The Reality Of Private CloudsIn his blog "Clouds Are Only in the Sky" yesterday, Richard Martin suggested that a cloud must be on the public Internet for it to truly be a cloud and that if something resembling a cloud is used internally then it must be utility computing. He makes a very good point; however, I respectfully disagree.
In his blog "Clouds Are Only in the Sky" yesterday, Richard Martin suggested that a cloud must be on the public Internet for it to truly be a cloud and that if something resembling a cloud is used internally then it must be utility computing. He makes a very good point; however, I respectfully disagree.My explanation of private clouds and their value is explained in an entry from last week. In fairness, my focus often centers on the storage aspect of it and Rick's is across the entire cloud infrastructure.
While both private clouds and utility computing, and with it their storage counterparts, have similar capabilities and either term can easily be stretched to cover the other, private clouds and the companies creating the technology are emphasizing different aspects of the term.
Private clouds share a public cloud's offering significant focus on being distributed. This distribution can be across geographies and across components within the platform. This distribution can be achieved by simple multisite replication like that done by cloud specific platforms from Parascale and Bycast, traditional archive platforms like Permabit and Copan Systems or altogether new concepts in distribution of data via block dispersion similar to what Cleversafe is performing.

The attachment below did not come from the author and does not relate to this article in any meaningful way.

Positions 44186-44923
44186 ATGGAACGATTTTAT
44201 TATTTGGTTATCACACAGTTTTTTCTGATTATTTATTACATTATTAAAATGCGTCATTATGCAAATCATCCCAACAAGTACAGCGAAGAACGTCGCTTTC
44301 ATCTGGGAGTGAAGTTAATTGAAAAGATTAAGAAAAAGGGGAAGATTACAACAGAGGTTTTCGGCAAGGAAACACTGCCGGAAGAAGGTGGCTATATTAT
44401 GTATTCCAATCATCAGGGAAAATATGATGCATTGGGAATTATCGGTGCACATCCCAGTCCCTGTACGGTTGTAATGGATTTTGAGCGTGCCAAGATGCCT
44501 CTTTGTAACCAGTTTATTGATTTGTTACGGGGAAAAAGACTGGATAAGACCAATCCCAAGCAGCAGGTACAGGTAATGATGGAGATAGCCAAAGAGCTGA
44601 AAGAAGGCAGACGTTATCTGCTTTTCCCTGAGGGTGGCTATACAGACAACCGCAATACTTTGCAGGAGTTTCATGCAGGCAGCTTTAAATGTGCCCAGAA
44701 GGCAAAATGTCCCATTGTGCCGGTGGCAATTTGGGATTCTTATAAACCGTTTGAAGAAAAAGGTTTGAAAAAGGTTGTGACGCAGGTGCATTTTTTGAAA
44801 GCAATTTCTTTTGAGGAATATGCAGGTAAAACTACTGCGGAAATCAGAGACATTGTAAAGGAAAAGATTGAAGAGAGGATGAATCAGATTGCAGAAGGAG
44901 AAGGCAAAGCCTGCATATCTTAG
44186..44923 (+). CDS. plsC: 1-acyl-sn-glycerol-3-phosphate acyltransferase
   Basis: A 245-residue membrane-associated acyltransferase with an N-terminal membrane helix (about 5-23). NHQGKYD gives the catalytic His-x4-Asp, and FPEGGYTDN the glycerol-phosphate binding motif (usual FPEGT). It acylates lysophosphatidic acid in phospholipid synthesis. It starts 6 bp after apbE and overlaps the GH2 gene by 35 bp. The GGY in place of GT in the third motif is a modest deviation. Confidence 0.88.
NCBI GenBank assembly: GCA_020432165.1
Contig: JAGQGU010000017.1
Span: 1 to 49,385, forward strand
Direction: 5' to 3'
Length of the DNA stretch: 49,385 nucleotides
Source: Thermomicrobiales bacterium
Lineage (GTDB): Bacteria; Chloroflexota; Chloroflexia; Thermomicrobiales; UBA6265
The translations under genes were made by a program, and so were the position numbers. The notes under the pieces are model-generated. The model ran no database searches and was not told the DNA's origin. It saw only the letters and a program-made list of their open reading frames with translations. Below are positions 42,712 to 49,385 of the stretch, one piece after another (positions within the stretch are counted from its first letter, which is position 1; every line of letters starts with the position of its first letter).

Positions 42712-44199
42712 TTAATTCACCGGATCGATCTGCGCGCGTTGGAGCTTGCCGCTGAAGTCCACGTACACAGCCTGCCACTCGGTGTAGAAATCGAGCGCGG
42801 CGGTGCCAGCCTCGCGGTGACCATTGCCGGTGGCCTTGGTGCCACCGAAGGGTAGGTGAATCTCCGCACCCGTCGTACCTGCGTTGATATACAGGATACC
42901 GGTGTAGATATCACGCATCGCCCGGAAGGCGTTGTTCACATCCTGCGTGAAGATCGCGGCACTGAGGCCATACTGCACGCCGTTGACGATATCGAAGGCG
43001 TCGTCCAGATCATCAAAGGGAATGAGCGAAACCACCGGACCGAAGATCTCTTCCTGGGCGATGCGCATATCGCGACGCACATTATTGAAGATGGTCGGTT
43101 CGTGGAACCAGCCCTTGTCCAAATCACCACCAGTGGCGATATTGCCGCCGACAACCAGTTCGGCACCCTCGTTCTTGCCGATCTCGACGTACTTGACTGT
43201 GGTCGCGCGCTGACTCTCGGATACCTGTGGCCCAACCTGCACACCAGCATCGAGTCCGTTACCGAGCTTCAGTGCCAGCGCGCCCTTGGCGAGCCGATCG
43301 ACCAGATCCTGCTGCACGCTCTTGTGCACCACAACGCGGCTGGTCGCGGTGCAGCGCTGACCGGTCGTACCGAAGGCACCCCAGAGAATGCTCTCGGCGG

Private clouds share a public cloud's focus on simple, massive, and linear scalability by merely adding additional components to an active environment. Another focus in most cases is to use standard "off the shelf" hardware that is either then virtualized or in some sort of multinode grid. With additional components, scale will not only be delivered in additional capacity, but also in additional compute. In fact, one of the battle lines of cloud storage in particular is should you scale both capacity and performance in the same module or should you granularize further and allow specific granularization of capacity or performance. The scale private clouds deliver will be far beyond what most people associate to utility computing.
Finally, private clouds in many cases will be the result of a migration from a public cloud. It will be common as an organization grows to look at the costs associated with having a service outsourced and they may decide to bring that capability in-house. In doing so, they will likely want to keep the components of architecture that worked well while improving on the weak points. Keeping the term cloud will be a more logical and efficient way to communicate to the users of that service what is happening... "We still have our cloud...it is just behind our firewalls now."
People will create private clouds similar to the way companies have created intranets. They like the implementation of the concept, they just want to keep it to themselves.
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George Crump is founder of Storage Switzerland, an analyst firm focused on the virtualization and storage marketplaces. It provides strategic consulting and analysis to storage users, suppliers, and integrators. An industry veteran of more than 25 years, Crump has held engineering and sales positions at various IT industry manufacturers and integrators. Prior to Storage Switzerland, he was CTO at one of the nation's largest integrators.